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I'm using a Python spider to crawl the internet using a urllib2 OpenerDirector. The problem is that a connection will inevitably hang on an https address, apparently ignoring the timeout value.

One solution would be to run it in a thread and then kill and restart the thread if it hangs. Apparently Python doesn't support killing threads and it's considered a Bad Idea because of garbage collection and other issues. This solution would be preferable to me however, because of the simplicity.

Another idea would be to use an asynchronous library like Twisted but that doesn't solve the problem.

I either need a way to force interrupt the call or fix the way the urllib2 OpenerDirector handles timeouts. Thanks.

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2 Answers 2

Another StackOverflow question is similar here. When I faced something similar, I found it easier to convert what I was doing into defining & calling functions, which can subsequently return a value upon a timeout event. This can actually open up more possibility by utilizing various return values.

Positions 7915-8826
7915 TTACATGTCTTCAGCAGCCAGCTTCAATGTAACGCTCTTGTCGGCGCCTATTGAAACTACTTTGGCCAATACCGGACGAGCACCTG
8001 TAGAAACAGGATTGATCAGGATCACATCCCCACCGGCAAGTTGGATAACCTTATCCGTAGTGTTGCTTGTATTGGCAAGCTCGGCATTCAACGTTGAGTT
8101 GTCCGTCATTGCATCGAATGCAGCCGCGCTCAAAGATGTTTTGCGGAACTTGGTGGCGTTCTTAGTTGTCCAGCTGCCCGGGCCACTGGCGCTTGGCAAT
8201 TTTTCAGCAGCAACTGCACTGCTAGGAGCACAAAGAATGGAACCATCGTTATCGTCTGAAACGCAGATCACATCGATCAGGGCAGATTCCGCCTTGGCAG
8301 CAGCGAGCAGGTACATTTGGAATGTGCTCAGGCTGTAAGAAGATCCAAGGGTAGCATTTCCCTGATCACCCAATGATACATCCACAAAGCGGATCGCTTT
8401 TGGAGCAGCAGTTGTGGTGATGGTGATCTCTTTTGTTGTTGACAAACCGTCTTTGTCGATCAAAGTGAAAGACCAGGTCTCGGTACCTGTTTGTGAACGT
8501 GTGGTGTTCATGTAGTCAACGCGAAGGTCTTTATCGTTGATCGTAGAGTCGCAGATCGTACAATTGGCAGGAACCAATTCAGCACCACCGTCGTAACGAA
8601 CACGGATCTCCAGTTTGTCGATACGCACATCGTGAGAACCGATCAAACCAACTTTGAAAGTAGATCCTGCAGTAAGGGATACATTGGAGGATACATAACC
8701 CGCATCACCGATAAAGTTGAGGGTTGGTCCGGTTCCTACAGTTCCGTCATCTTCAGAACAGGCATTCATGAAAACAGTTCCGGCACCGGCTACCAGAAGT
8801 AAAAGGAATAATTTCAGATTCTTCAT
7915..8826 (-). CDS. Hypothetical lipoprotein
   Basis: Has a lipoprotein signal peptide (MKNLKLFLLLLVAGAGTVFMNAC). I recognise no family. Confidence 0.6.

Another answer to the related question that I linked to above sounds more like what you're looking for (as I understand it): http://stackoverflow.com/a/5817436/1118357

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Regarding part 2, apparently "this doesn't really stop a thread". –  2371 Dec 27 '11 at 22:26
    
Please could you clarify "convert what I was doing into defining & calling functions"? –  2371 Dec 28 '11 at 2:44

I suggest using another process instead of threads. like this:

from multiprocessing import Process

checker = Process(target=yourFunction, args=(some_queue))
timeout = 150
checker.start()
counter = 0
while checker.is_alive() == True:
        time.sleep(1)
        counter += 1
        if counter > timeout :
                print "Son process consumed too much run-time. Going to kill it!"
                kill(checker.pid)
                break

this way whatever happens the son process is killed after 150 seconds.

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also, checkout this question : link –  WeaselFox Jan 2 '12 at 7:49

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